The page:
Day 31. I’ve blogged for 31 straight days. Whew. I’d be lying if I didn’t say it was challenging but it was also exhilarating. My plans? I’m not sure yet. Part of me thinks blogging daily is a really high bar…a bit too steep, perhaps? I have this irresistible urge to put a number on it. I’ll blog 2 days a week. Or 7 days a week. What if I just said, instead, I’ll blog regularly. Then again, maybe that’s taking the easy way out. What I know for sure is that blogging is deeply personal and causes reflection which is one of the greatest conduits to growth. So…I think I’ll resist restrictions or hard goals but still find a way to stretch myself. Thanks to the “Two Writing Teachers” for this treasure.
Date archive for: March 2017
Tonight I spent some time writing a descriptive essay in the form of a “For Sale” ad, which is what I’m having my students do right now. As often as possible, I slide my tired, size 7 feet into my students’ shoes to help me better understand what I’m asking them to do…and I am always, always enlightened by the experience. Somehow, it makes their joy and their sweat more real to me. When I stand in front of them and share a wildly emotional novel I’ve just finished or a deeply personal piece of my writing, it changes the story of us…of our classroom. It’s magical and it happens all day, everyday in our classroom. How do I create this magic? I don’t…I find it. Several years ago, I made the shift from being a seeker to a finder. That seemingly small, yet significant shift tilted my world in a whole new direction and I’ve never looked back. What are you waiting for? Go find some magic.
I really want you to hear about CHOICE from the experts…my students. I’m working on getting them to share their thoughts via the awesome tool, Flipgrid. Until then, here is a beautiful segue from my last post on VOICE to CHOICE:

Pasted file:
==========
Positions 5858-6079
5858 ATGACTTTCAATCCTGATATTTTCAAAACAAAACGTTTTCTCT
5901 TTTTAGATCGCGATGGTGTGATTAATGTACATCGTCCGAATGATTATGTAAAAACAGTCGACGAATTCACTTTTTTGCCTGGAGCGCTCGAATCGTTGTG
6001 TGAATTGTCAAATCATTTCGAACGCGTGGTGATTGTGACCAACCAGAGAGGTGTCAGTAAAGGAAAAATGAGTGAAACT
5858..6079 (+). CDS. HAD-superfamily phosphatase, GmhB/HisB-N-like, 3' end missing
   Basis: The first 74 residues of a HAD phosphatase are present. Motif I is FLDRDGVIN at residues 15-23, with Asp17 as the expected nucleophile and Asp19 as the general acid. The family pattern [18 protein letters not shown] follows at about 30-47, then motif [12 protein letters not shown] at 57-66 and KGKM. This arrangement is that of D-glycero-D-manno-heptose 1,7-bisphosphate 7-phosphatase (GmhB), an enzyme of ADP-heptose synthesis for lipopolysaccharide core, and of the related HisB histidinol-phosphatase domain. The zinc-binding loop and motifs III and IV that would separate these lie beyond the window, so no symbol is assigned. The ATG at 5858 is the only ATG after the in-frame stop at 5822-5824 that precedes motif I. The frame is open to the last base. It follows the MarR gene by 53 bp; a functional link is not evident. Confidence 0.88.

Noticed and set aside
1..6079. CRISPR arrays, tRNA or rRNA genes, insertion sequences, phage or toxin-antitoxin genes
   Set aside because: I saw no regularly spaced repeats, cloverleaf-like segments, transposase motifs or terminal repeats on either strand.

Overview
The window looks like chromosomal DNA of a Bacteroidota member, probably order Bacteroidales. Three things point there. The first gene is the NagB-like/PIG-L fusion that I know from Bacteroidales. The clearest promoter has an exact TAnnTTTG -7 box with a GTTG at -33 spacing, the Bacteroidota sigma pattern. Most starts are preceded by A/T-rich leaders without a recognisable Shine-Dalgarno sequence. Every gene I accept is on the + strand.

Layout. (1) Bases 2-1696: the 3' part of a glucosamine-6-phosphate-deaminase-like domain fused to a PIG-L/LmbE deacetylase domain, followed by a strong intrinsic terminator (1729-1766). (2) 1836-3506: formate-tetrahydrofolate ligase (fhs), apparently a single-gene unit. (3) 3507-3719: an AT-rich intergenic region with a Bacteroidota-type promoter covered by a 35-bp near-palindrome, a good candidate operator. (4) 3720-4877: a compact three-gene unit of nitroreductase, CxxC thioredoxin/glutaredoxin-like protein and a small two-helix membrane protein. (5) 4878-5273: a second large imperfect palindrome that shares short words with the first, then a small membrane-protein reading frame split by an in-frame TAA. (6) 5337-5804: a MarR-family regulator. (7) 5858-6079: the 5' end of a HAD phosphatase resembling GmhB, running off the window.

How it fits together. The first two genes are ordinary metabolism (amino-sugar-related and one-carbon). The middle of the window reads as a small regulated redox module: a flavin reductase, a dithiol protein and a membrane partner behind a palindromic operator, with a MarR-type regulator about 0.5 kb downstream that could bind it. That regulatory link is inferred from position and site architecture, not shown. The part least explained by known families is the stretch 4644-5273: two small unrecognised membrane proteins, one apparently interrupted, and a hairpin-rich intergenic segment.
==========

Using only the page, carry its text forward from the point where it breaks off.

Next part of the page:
When reading Pernille’s article, what resonates with you?
I want…no make that need to do a good job on this post about CHOICE. Trouble is…I’m exhausted. I need to blog to stay true to the “Slice of Life” challenge. So, we’ll take a slight detour tonight. Tonight…this is my post…telling you about not blogging about CHOICE. I promise to return tomorrow!
As promised, the next five days will be focused on what I call the “Five Elements of Personalized Learning”:
Voice, Choice, Pace, Place, Path
Today I’ll focus on voice. As is true for all five elements, there are many overlapping nuances to the elements and perhaps none more so than Voice and Choice. It’s challenging to talk about one without discussing the other; however, I’m hoping to tease out the subtle differences between the two.
Student voice is the means by which students articulate their needs and become partners in their own learning, negotiating ownership with their teachers and peers. Students’ personal experiences, perspectives, interests and learning preferences are acknowledged, encouraged and valued. (Cobbled together from many sources.)
I like that definition, particularly the words partnership and ownership. With this first glance, the idea of student voice begins to take shape. Let’s see if we can bring out more dimension, though.
An essential ingredient to voice is the idea that teachers listen to what students have to say and then incorporate their voice into the leadership of the classroom.
There’s another great word…leadership.
“By voice, I mean the ability to recognize their own beliefs, practice articulating them in a variety of forms, and then find the confidence — and the platform — to express them.”
And finally, from Edutopia:
“The term ‘Student Voice’ describes how students give their input to what happens within the school and classroom. Our desire is for students to know that their expertise, opinions and ideas are valued in all aspects of school life.”
So let’s get more practical here. What does voice look like in our classroom? This is where it gets tricky…trying to distinguish voice from choice. Let’s see:
- Students decide how they will show mastery of the curriculum standards. They are given the “I Can” statements and then must find evidence of mastery. That evidence is shared on their digital portfolio.
- Students have a blog where they are encouraged to post anything relevant to their lives.
- Utilizing other digital tools such as forums and surveys.
- Student-led conferences
The Essentialness of Voice
So why is student voice so important? From the book, “Student Voice: The Instrument of Change”: